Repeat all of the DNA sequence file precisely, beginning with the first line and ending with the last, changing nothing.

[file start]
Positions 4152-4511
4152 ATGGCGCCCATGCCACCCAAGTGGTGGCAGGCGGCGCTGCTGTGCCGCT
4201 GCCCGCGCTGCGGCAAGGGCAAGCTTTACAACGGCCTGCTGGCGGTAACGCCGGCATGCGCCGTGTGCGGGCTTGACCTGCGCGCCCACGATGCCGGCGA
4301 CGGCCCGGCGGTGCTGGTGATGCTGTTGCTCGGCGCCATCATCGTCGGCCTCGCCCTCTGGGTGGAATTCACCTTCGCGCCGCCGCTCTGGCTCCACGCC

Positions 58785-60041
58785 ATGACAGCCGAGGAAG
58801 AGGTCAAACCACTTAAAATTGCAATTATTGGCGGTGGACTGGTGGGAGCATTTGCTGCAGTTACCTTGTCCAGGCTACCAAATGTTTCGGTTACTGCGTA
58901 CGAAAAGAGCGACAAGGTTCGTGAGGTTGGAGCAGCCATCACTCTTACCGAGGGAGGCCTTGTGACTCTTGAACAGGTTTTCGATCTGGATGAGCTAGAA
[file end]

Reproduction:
Positions 4152-4511
4152 ATGGCGCCCATGCCACCCAAGTGGTGGCAGGCGGCGCTGCTGTGCCGCT
4201 GCCCGCGCTGCGGCAAGGGCAAGCTTTACAACGGCCTGCTGGCGGTAACGCCGGCATGCGCCGTGTGCGGGCTTGACCTGCGCGCCCACGATGCCGGCGA
4301 CGGCCCGGCGGTGCTGGTGATGCTGTTGCTCGGCGCCATCATCGTCGGCCTCGCCCTCTGGGTGGAATTCACCTTCGCGCCGCCGCTCTGGCTCCACGCC

Positions 58785-60041
58785 ATGACAGCCGAGGAAG
58801 AGGTCAAACCACTTAAAATTGCAATTATTGGCGGTGGACTGGTGGGAGCATTTGCTGCAGTTACCTTGTCCAGGCTACCAAATGTTTCGGTTACTGCGTA
58901 CGAAAAGAGCGACAAGGTTCGTGAGGTTGGAGCAGCCATCACTCTTACCGAGGGAGGCCTTGTGACTCTTGAACAGGTTTTCGATCTGGATGAGCTAGAA